“The capitalist world has de-humanized us.”

By Andrea Curcio for Human Rights Without Frontiers

HRWF (21.09.2017) – These are the words of Alejandro Solalinde Guerra, a Mexican Catholic priest and human rights champion. Father Solalinde has dedicated his life striving to provide safe places for migrants, away from the abuses undertaken by criminal gangs. Deeply concerned with the overwhelming numbers of disappeared migrants and the continuous influx of migrants coming from the south of Mexico, heading to the northern areas, Father Solalinde is dedicated to redressing the discrimination and continuous abuses suffered by these migrants in Mexico.

Meanwhile, after the murder of the Honduran environmental activist Berta Cáceres in March 2016, her daughter Laura Zúñiga Cáceres continues her mother’s fight to stop the incessant abuses taking place against the environment and human rights in Honduras. Laura tries to follow her mother’s legacy, strongly supporting the work of COPINH (Civic Council of Popular and Indigenous Organizations of Honduras), an organization co-founded by her mother. Gathering 200 Indigenous Lenca communities, COPINH advocates for the respect of the rights of Lenca people, not only trying to defend their human rights but to protect their territory and natural resources from the exploitation of dangerous extractive industries.

Father Solalinde and Laura are two of the many brave human rights defenders (HRDs) across Latin America who put their life on risk every day to defend the environment and human rights. HRDs in Latin America suffer constant struggles that are not properly addressed by national governments. The incapacity of governments to address such abuses in these countries are due to many factors, including the complicity of the State itself, big multinationals, corruption, and the actions of criminal gangs.

As integral allies in promoting human rights and democracy, HRDs in many countries across the world are in urgent need of protection. Providing support for HRDs is actually a central part of the EU’s external policy. In 2004, and later revised in 2008, the EU Council adopted the EU Guidelines on Human Rights Defenders. In practice, there are several mechanisms undertaken and funded by the EU to address the struggles suffered by HRDs. The EU provides political, economic and moral support through political dialogues conducted between the EU and relevant States, by undertaking regular visits by EU officials to HRDs, and by providing financial assistance. Yet, as confessed by Amador Sanchez Rico, currently the Deputy Head of Division of Human Rights at the European External Action Service, “more can be done”.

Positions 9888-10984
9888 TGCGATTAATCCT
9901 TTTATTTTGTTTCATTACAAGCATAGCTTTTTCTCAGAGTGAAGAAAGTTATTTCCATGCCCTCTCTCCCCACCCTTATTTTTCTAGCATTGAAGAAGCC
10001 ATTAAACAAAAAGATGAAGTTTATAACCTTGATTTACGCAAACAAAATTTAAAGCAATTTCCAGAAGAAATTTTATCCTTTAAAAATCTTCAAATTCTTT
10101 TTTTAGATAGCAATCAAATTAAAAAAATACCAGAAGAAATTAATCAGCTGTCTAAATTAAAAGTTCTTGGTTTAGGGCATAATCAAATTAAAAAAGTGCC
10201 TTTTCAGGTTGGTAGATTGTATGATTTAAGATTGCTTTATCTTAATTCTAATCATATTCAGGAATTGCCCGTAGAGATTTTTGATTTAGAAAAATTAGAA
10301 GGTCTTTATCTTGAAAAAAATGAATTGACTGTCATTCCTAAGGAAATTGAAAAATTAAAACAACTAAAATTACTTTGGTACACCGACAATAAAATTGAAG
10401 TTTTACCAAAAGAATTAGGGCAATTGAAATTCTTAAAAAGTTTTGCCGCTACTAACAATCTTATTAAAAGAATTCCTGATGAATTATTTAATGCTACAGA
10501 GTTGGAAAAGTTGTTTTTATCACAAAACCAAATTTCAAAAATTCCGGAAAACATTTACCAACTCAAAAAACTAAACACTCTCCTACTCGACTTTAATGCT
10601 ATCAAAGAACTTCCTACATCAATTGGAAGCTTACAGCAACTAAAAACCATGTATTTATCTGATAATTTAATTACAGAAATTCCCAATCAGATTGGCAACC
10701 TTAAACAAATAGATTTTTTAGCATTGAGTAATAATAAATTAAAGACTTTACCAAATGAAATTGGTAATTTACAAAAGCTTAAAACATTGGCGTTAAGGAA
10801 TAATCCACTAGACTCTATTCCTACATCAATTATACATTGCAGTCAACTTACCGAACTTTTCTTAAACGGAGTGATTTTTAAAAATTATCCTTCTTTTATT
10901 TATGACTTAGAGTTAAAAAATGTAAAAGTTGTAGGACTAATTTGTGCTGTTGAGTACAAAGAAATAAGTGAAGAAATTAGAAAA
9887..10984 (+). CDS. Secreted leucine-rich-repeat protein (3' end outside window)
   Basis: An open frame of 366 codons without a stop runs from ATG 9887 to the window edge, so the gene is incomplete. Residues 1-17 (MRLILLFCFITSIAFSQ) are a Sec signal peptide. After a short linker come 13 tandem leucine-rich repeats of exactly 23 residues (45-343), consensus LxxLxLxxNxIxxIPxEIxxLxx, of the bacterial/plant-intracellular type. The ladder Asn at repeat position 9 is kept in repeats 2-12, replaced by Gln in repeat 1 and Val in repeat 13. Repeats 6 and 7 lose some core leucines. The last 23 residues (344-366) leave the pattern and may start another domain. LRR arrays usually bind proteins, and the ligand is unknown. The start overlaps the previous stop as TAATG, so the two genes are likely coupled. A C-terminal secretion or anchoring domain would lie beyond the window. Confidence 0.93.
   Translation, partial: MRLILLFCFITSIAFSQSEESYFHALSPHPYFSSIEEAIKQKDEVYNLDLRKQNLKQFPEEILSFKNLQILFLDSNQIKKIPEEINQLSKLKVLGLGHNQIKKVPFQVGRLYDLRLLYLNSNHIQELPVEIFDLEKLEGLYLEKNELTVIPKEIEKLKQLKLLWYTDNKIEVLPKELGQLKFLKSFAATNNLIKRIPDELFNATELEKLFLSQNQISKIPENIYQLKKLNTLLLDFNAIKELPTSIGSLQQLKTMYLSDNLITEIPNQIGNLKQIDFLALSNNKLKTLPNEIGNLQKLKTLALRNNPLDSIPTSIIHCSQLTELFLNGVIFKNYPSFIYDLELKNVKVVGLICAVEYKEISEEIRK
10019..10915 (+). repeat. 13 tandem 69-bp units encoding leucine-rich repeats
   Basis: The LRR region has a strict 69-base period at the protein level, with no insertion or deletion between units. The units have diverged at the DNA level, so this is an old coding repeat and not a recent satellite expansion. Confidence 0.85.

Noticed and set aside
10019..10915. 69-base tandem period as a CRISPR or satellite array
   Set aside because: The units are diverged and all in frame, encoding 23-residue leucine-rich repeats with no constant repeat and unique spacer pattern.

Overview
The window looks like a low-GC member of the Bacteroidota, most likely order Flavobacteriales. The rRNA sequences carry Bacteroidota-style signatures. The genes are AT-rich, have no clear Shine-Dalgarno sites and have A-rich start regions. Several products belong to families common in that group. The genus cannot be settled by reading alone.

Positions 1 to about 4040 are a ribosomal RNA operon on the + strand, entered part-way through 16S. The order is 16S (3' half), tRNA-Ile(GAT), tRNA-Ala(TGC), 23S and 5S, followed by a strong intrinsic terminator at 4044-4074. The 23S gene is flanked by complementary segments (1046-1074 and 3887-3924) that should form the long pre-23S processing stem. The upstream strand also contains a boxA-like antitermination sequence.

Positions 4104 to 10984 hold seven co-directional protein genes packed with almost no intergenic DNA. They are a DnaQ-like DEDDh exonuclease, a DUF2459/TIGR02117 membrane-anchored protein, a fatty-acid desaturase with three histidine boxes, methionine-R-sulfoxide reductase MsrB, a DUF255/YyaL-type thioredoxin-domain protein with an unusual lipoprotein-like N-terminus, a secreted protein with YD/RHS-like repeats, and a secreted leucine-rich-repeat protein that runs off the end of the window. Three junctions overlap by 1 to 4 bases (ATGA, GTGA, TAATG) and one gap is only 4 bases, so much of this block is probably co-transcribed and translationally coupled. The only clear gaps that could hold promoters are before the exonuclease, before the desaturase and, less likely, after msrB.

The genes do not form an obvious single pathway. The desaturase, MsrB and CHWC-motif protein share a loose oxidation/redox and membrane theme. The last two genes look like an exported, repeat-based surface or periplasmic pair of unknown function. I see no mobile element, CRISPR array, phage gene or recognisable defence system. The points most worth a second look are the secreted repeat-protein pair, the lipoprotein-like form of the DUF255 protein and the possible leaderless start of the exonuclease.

It is important to acknowledge the work of HRDs and to keep trying to provide them with moral and financial help, as well as with concrete protection. Most importantly, their voice must be heard.

The problem is that we live in a world, Father Solalinde claims, where economic profit is being prioritized over Mother Nature and the basic protection of human kind

So, has the capitalist world de-humanized us?


If you want to be regularly informed about different violations of human rights in the world, click here for a free subscription to our newsletters!



HRWF database of news and information on over 70 countries:

List of hundreds of documented cases of believers of various faiths in 20 countries:  

HTML Snippets Powered By :